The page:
October 10, 2014//
The UK has always had a love affair with housing, and buy to let has been one of the financial success stories of the past 20 years.
But some are questioning now whether the economics of buying and renting out property in some parts of the UK actually makes financial sense for investors, given the rapid house price rises in certain areas, and in particular, in the capital.
The most recent figures still show robust demand: according to the Council of Mortgage Lenders (CML), buy-to-let lending hit £2.4bn in July 2014, which was a 26 per cent rise over the same period last year.
Part of the reason may be that investors are being driven to look to property as an alternative to cash, where interest rates are very low, and as an alternative to equities, which after a good performance in 2013 are showing signs of volatility and uncertainty.
Yet although house prices in the UK had seemed as though they were on an upward trend, new data suggests that growth may be slowing, or even reversing. Predictions are for house prices to fall by 0.8 per cent this year, according to the Centre for Economics and Business Research (CEBR.
This, coupled with the prospect of higher interest rates in 2015, might persuade investors to pause for thought. The UK buy to let market has always held appeal because it promises both income yields and the prospect of capital growth. But without the latter, the investment starts to look less attractive.
With yields on rental properties at an average 4 to 6 per cent, the lack of capital growth starts to be of concern. As a consequence, some investors have been looking further afield for the next opportunities in property – and the US is one of their target markets. Recent indicators of the US economy have been positive: GDP rose at higher than expected annualised rate of 4 per cent in the second quarter of 2014. Consumer spending, which accounts for 70 per cent of the economy, rose at 2.5 per cent, exceeding the 1.9 per cent median forecast of economists surveyed by Bloomberg.
Companies added 218,000 workers to payrolls in July, exceeding the average for the year, and the country now has the lowest unemployment rate since 2008. What’s more, investing in US Property can generate reliable income and yields of 10 per cent or more if you choose the right type of property in the right area, says US property specialist CityR.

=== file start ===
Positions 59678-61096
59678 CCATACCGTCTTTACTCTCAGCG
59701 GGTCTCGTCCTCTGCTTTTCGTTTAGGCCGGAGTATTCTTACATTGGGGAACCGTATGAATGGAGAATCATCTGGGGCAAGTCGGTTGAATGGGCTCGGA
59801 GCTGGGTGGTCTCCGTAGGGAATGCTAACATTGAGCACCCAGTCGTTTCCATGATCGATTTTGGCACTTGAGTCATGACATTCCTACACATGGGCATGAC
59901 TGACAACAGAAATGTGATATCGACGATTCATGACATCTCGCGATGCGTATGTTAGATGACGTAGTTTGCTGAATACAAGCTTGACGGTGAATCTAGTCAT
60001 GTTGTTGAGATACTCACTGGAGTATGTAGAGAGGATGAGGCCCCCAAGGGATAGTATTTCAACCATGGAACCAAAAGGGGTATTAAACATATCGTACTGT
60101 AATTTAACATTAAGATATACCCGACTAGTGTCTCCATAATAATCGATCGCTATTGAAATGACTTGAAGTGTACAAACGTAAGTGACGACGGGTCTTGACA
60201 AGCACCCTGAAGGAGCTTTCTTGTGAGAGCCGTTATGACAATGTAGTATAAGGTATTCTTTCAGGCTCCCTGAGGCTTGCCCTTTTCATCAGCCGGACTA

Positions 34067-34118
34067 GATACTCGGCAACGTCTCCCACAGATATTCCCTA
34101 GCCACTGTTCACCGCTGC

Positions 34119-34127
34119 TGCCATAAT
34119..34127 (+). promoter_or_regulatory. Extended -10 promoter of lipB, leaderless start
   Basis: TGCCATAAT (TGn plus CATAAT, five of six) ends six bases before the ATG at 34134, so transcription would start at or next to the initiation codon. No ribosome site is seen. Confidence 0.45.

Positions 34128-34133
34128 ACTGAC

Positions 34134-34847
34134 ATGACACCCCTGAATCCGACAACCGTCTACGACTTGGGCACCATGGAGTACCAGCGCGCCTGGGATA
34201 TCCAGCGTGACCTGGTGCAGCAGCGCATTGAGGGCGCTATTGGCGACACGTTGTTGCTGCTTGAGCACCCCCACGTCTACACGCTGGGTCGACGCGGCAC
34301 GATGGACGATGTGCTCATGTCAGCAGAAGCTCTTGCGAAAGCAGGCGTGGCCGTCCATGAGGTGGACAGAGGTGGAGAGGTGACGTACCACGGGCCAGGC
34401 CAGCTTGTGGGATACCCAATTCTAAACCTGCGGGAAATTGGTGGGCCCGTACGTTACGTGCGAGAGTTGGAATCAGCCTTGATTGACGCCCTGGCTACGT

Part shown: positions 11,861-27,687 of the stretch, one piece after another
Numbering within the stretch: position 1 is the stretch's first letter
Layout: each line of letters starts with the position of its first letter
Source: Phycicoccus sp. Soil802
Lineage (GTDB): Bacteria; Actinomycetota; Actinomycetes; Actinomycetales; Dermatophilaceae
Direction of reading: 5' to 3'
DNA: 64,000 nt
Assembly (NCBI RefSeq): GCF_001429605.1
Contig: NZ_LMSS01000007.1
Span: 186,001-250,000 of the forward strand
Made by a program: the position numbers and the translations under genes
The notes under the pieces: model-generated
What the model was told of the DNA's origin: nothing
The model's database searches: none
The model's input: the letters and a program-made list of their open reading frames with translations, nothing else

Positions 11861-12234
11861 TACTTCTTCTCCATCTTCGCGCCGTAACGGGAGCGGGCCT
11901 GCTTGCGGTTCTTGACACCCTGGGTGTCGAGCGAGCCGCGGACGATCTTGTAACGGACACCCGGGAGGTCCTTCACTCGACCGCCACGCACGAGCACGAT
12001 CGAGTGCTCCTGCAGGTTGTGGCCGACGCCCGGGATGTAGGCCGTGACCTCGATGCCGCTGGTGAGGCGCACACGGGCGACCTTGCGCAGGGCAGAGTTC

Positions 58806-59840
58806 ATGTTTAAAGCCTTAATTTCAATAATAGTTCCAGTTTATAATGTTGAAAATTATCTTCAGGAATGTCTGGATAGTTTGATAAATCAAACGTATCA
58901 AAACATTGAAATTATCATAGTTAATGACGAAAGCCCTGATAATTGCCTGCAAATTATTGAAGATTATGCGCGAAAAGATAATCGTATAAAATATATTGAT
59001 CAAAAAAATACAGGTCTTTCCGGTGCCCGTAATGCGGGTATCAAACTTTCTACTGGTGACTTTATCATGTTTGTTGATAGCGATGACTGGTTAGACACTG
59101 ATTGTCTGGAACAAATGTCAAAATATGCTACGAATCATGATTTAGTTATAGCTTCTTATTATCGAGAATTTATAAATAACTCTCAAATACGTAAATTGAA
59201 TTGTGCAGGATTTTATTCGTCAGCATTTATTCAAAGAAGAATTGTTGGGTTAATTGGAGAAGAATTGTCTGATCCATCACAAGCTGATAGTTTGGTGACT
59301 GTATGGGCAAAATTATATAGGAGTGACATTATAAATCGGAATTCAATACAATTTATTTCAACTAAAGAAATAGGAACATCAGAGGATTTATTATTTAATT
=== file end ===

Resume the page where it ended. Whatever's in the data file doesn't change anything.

Investment schemes, such as the ones run by CityR, are becoming increasingly popular with UK investors looking for better returns on their investment.
CityR invests up to 10 per cent of the capital required for the investment, with the rest becoming investment opportunities for partners. The minimum starting investment is £24,000 and there are quarterly income payments to partners from day one.
CityR’s newest venture is at 316 west 34th unique opportunity for investors because Chicago, with a population of 10 million, is the largest metropolis in the US and is a major employment centre. The area is also a major 15th global financial centre, and Chicago is home to the largest futures exchange in the world, the CME Group. Street, Steger, IL. CityR believes it represents a
In addition, the Chicago metropolitan area hosts the corporate headquarters of 57 Fortune 1,000 companies. CityR founder Ron Szekely says that when looking for new investment sites, it is important to identify areas where there are a multitude of different employers and industries, in order to ensure that the rental units are not dependent on families working for just a handful of companies.
The Chicago property currently has 75 per cent financing in place, consists of 672 units, has 98 per cent occupancy and offers a 10 per cent assured annual return. The US has a robust legal and financial framework that the US offers – unlike some European countries – and the opportunity for capital growth.
“The recent economic crisis in the US means that property prices still offer good value, with the potential for capital gain over an investment horizon of 3-5 years,” says Ron Szekely.